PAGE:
1603
1604 s-char:
1605 any member of source charset except double-quote ("), backslash
1606 (\), or new-line character.
1607 escape-sequence
1608
1609 1.7) Punctuators
1610
1611 punctuator: one of
1612 [ ] ( ) { } . -> * + - < > : ; ... = ,
1613
1614
1615 2) Phrase structure grammar
1616
1617 primary-expression:
1618 identifier
1619 constant
1620 string-literal
1621 ( unary-expression )
1622
1623 postfix-expression:
1624 primary-expression
1625 postfix-expression [ unary-expression ]
1626 postfix-expression . identifier
1627 postfix-expressoin -> identifier
1628
1629 unary-expression:
1630 postfix-expression
1631 unary-operator postfix-expression
1632
1633 unary-operator: one of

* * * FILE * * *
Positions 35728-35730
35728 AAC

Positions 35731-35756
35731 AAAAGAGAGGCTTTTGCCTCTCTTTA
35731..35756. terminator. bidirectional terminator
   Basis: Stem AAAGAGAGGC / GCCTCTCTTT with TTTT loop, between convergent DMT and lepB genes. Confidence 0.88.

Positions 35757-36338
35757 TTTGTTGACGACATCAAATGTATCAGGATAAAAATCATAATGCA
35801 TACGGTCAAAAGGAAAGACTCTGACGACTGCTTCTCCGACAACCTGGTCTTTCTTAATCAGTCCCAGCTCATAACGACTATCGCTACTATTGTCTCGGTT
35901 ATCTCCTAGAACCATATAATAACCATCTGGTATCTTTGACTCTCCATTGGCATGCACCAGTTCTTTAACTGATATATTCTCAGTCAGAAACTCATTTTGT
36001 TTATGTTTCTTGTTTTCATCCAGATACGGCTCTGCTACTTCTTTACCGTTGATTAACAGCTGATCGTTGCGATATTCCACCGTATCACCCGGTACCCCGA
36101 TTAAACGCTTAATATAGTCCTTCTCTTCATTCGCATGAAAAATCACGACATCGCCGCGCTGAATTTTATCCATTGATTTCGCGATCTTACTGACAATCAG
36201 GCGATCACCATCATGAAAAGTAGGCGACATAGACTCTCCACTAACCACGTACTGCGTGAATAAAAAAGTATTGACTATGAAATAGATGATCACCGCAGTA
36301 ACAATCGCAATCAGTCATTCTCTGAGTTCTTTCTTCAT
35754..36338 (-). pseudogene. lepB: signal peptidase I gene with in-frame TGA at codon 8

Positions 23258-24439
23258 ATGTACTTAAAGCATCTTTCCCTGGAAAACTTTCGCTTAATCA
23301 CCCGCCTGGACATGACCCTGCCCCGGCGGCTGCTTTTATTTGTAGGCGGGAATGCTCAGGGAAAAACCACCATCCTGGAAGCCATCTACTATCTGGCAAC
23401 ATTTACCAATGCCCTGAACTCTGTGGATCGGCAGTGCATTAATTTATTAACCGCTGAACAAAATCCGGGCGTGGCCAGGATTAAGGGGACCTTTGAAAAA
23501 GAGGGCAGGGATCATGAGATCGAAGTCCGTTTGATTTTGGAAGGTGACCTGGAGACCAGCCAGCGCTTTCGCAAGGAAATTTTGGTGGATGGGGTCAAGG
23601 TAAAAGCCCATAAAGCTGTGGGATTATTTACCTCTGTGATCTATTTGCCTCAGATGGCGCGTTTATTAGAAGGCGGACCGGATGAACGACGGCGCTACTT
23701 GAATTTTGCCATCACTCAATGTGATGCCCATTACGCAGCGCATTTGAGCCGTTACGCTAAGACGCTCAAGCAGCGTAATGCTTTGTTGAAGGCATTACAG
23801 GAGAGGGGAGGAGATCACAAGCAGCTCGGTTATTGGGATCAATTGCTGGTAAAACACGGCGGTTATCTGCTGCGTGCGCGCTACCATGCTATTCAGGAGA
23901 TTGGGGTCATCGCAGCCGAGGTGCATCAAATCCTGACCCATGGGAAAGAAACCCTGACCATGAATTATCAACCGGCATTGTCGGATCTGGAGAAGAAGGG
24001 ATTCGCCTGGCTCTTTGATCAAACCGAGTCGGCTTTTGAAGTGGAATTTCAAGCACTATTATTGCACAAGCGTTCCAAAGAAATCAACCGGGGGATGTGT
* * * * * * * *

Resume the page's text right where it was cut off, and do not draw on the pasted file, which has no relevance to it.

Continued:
1634 + -
1635
1636 assignment-operator:
1637 =
1638
1639 type-assignment-operator:
1640 :=
1641
1642 constant-expression-range:
1643 unary-expression ... unary-expression
1644
1645 2.2) Declarations:
1646
1647 declaration:
1648 declaration-specifiers declarator-list-opt ;
1649 ctf-specifier ;
1650
1651 declaration-specifiers:
1652 storage-class-specifier declaration-specifiers-opt
1653 type-specifier declaration-specifiers-opt
1654 type-qualifier declaration-specifiers-opt
1655
1656 declarator-list:
1657 declarator
1658 declarator-list , declarator
1659
1660 abstract-declarator-list:
1661 abstract-declarator
1662 abstract-declarator-list , abstract-declarator
1663
1664 storage-class-specifier:
1665 typedef
1666
1667 type-specifier:
1668 void
1669 char
1670 short
1671 int
1672 long
1673 float
1674 double
1675 signed
1676 unsigned
1677 _Bool
1678 _Complex
1679 _Imaginary
1680 struct-specifier
1681 variant-specifier
1682 enum-specifier
1683 typedef-name
1684 ctf-type-specifier
1685
1686 align-attribute:
1687 align ( unary-expression )
1688
1689 struct-specifier:
1690 struct identifier-opt { struct-or-variant-declaration-list-opt } align-attribute-opt
1691 struct identifier align-attribute-opt